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Front Immunol. 2019 Aug 9;10:1840. doi: 10.3389/fimmu.2019.01840. eCollection 2019.

Vaccine-Induced Carbohydrate-Specific Memory B Cells Reactivate During Rodent Malaria Infection.

Author information

1
Division of Population Health and Immunity, Walter and Eliza Hall Institute of Medical Research, Melbourne, VIC, Australia.
2
Department of Medical Biology, The University of Melbourne, Melbourne, VIC, Australia.
3
Australian Institute of Tropical Health and Medicine, James Cook University, Townsville, QLD, Australia.

Abstract

A long-standing challenge in malaria is the limited understanding of B cell immunity, previously hampered by lack of tools to phenotype rare antigen-specific cells. Our aim was to develop a method for identifying carbohydrate-specific B cells within lymphocyte populations and to determine whether a candidate vaccine generated functional memory B cells (MBCs) that reactivated upon challenge with Plasmodium (pRBCs). To this end, a new flow cytometric probe was validated and used to determine the kinetics of B cell activation against the candidate vaccine glycosylphosphatidylinositol conjugated to Keyhole Limpet Haemocyanin (GPI-KLH). Additionally, immunized C57BL/6 mice were rested (10 weeks) and challenged with pRBCs or GPI-KLH to assess memory B cell recall against foreign antigen. We found that GPI-specific B cells were detectable in GPI-KLH vaccinated mice, but not in Plasmodium-infected mice. Additionally, in previously vaccinated mice GPI-specific IgG1 MBCs were reactivated against both pRBCs and synthetic GPI-KLH, which resulted in increased serum levels of anti-GPI IgG in both challenge approaches. Collectively our findings contribute to the understanding of B cell immunity in malaria and have important clinical implications for inclusion of carbohydrate conjugates in malaria vaccines.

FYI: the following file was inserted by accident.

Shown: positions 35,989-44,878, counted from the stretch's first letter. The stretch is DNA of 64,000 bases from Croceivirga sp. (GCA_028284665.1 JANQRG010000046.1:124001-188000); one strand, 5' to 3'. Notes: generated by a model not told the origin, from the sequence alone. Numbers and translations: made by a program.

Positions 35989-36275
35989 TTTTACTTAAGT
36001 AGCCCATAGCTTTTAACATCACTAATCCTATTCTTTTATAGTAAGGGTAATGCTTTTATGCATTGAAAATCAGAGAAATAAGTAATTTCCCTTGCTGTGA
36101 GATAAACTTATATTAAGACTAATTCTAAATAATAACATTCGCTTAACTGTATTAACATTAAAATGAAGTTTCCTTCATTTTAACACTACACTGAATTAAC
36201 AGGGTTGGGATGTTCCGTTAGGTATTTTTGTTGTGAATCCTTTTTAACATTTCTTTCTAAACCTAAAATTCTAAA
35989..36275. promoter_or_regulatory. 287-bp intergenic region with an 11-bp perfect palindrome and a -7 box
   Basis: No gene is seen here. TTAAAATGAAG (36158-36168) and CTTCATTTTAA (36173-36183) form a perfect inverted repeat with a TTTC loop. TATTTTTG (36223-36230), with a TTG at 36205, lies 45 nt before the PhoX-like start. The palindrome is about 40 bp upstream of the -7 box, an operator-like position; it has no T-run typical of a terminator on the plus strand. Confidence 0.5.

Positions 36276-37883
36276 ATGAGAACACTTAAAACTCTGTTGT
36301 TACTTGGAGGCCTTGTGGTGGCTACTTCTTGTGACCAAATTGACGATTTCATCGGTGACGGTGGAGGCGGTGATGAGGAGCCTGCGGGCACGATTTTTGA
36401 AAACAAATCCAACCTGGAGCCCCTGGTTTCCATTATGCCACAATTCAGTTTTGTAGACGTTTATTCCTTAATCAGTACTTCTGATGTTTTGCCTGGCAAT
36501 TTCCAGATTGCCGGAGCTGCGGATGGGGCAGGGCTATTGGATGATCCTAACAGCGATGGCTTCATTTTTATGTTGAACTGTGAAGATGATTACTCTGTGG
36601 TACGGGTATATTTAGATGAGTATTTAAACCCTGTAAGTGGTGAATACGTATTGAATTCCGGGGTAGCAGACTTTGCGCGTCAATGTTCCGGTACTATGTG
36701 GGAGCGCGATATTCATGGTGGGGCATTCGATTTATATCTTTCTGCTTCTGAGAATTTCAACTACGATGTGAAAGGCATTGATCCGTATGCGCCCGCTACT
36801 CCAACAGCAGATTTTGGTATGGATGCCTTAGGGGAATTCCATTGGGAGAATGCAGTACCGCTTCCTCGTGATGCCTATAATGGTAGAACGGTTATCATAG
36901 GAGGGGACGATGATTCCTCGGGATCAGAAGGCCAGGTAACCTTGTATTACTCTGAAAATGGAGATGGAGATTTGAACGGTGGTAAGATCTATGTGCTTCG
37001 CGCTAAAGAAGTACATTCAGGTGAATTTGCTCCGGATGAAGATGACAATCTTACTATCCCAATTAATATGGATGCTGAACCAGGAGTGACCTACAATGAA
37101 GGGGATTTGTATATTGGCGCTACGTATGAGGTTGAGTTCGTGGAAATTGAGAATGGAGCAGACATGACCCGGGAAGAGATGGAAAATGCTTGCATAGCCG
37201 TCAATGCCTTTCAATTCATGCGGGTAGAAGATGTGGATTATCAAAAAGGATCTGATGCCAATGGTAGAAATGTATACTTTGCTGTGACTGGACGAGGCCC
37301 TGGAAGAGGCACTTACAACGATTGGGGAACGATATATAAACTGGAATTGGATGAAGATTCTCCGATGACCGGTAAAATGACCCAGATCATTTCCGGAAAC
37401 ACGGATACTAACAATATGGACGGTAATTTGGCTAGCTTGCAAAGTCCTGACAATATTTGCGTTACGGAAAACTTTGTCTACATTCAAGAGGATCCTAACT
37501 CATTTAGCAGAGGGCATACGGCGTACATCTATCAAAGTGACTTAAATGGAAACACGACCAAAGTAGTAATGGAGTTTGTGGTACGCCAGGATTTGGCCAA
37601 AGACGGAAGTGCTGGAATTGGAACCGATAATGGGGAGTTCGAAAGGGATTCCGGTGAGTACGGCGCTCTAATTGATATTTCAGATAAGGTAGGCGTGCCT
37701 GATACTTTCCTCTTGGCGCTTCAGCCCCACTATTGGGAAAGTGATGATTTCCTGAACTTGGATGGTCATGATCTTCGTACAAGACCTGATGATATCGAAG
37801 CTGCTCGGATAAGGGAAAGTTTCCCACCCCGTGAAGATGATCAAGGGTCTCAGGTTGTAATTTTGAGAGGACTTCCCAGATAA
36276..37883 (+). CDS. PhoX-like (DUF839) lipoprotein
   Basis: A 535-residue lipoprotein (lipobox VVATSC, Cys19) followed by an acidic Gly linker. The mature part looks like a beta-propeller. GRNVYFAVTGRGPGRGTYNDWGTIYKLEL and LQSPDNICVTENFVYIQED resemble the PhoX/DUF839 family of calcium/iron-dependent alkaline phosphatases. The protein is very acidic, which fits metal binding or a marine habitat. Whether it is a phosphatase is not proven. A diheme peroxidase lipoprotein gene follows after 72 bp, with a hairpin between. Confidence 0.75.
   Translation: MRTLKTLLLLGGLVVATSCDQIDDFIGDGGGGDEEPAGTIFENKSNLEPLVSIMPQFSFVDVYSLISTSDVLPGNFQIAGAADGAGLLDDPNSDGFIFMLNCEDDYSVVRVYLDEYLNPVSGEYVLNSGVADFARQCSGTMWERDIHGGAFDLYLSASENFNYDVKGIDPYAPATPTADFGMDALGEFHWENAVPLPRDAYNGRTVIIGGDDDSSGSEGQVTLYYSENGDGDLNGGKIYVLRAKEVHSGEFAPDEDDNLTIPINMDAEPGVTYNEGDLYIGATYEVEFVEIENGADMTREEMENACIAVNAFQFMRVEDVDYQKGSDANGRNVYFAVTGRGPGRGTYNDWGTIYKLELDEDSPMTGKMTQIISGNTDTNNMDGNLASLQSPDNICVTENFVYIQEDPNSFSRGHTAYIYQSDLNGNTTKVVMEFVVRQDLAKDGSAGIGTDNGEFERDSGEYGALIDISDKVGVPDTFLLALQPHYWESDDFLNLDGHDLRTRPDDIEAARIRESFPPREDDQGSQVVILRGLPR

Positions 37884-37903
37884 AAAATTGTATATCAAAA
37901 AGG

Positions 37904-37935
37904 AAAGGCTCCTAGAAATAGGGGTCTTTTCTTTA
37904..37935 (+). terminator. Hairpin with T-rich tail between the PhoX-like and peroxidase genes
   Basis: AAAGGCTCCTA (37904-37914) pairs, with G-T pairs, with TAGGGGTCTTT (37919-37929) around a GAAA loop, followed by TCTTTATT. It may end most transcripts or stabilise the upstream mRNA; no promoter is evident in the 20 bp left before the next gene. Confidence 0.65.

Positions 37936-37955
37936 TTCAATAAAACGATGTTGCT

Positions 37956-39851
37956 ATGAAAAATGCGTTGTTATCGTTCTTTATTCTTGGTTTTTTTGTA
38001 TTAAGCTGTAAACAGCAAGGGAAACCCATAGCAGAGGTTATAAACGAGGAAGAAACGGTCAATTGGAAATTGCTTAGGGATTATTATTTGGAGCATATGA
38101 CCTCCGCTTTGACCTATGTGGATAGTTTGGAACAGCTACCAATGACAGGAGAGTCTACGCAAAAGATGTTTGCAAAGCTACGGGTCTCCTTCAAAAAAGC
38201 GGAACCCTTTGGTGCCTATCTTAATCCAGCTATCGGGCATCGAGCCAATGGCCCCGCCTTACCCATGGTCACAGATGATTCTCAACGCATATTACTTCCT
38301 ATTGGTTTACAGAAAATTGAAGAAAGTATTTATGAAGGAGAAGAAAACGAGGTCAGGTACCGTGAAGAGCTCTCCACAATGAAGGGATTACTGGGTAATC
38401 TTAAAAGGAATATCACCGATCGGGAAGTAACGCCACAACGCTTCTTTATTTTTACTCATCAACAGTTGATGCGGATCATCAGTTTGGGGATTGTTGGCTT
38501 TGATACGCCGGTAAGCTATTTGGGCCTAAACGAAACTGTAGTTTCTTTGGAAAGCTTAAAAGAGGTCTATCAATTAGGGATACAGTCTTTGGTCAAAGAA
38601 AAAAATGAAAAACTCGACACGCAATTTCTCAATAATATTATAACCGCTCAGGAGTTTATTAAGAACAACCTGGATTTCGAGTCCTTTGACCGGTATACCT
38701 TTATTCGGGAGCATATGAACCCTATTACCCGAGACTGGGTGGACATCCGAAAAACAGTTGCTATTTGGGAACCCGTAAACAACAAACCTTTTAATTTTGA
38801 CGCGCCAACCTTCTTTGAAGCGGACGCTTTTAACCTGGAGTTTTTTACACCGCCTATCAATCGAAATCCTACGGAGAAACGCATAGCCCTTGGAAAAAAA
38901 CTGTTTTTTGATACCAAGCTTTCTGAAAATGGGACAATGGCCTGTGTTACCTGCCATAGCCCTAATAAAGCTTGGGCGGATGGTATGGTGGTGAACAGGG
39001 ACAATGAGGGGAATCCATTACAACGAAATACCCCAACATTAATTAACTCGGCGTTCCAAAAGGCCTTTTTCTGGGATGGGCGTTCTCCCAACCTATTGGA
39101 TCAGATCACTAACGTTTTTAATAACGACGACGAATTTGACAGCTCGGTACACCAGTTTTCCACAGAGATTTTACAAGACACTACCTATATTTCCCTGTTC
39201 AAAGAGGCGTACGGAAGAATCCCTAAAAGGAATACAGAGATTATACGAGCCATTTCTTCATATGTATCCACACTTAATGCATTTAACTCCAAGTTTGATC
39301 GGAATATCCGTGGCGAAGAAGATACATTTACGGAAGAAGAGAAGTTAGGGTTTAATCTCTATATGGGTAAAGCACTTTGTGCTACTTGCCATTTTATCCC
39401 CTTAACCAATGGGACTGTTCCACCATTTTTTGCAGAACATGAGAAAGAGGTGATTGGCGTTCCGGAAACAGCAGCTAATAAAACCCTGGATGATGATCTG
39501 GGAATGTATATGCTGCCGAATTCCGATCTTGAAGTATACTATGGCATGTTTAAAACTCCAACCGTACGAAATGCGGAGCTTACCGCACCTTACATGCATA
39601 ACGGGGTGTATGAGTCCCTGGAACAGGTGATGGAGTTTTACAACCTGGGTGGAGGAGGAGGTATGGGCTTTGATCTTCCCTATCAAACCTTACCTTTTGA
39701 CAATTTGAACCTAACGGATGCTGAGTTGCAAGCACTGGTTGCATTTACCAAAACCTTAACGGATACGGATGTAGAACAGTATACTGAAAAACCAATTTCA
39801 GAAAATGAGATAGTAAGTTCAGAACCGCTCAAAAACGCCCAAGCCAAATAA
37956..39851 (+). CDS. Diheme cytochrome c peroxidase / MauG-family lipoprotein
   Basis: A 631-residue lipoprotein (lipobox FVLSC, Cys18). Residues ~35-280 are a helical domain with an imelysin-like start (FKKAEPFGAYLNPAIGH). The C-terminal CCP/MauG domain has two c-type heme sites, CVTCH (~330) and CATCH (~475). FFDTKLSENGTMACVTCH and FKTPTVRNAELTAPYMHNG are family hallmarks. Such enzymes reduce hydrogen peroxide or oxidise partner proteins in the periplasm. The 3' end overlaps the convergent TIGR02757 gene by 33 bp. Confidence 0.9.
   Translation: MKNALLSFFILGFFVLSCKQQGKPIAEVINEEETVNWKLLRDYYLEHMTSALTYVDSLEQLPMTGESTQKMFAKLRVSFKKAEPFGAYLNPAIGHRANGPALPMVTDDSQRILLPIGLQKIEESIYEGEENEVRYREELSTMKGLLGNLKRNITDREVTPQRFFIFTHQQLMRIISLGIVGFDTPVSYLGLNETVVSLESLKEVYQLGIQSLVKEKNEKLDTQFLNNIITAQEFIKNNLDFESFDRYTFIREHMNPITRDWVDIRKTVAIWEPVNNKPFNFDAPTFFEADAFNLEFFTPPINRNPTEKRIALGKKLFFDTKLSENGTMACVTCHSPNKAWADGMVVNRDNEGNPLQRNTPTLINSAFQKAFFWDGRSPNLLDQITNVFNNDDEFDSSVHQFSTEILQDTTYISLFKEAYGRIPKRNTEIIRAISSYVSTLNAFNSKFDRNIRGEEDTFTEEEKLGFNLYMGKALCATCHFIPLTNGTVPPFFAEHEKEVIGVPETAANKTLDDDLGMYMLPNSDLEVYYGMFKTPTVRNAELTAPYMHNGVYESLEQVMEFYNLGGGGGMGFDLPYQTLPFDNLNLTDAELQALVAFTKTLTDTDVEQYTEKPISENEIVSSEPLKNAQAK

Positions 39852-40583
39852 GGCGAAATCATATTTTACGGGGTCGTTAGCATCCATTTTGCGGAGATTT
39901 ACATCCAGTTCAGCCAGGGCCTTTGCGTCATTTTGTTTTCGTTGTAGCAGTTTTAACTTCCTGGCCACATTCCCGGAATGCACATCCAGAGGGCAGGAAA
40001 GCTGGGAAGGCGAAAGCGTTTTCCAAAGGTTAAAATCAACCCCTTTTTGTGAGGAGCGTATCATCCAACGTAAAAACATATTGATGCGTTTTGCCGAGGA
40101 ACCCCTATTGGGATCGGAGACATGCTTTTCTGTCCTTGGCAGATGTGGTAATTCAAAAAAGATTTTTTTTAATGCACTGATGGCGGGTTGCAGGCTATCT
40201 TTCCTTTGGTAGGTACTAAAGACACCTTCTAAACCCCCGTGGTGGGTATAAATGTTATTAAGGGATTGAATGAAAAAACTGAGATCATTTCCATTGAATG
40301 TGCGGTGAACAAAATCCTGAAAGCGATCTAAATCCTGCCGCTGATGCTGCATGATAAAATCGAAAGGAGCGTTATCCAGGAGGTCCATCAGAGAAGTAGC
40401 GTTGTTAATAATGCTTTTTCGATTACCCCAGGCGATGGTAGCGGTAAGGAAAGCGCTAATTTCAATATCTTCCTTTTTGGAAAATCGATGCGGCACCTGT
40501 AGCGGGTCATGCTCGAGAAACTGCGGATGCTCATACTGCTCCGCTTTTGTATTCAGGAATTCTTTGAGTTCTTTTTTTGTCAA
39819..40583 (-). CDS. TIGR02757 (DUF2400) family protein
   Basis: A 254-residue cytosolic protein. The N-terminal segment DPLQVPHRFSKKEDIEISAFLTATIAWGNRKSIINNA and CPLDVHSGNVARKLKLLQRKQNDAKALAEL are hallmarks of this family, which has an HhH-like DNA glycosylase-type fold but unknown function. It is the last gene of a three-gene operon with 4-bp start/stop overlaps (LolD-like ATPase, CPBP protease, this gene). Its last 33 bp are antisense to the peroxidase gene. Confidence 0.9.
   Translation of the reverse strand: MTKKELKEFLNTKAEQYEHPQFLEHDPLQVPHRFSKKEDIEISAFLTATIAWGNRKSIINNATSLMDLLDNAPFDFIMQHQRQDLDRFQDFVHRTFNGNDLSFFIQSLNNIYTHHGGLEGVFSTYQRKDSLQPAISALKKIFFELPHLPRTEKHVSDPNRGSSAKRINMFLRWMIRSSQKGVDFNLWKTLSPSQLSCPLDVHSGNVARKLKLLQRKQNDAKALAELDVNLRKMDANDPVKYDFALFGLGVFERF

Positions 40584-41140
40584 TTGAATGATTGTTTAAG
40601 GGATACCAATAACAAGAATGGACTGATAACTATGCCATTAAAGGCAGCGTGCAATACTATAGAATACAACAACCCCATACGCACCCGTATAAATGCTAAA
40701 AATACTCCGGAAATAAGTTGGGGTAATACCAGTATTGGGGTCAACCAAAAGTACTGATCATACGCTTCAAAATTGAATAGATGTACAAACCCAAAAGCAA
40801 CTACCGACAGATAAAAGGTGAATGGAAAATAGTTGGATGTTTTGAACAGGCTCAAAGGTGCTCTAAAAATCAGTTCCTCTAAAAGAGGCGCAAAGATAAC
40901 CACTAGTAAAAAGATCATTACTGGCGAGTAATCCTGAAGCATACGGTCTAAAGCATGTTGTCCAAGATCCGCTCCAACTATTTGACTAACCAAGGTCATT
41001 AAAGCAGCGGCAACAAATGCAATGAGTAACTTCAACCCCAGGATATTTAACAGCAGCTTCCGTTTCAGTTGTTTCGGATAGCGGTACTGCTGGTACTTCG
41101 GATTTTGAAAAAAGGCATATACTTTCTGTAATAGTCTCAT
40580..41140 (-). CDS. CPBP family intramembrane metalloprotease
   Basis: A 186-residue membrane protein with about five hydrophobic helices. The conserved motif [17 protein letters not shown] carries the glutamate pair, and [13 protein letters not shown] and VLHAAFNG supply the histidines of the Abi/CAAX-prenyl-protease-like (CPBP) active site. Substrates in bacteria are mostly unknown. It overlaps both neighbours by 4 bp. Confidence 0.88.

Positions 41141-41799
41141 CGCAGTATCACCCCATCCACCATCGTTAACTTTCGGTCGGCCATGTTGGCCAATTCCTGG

KEYWORDS:

B cell immunity; glycosylphosphatidylinositol (GPI); malaria; memory failure; vaccines

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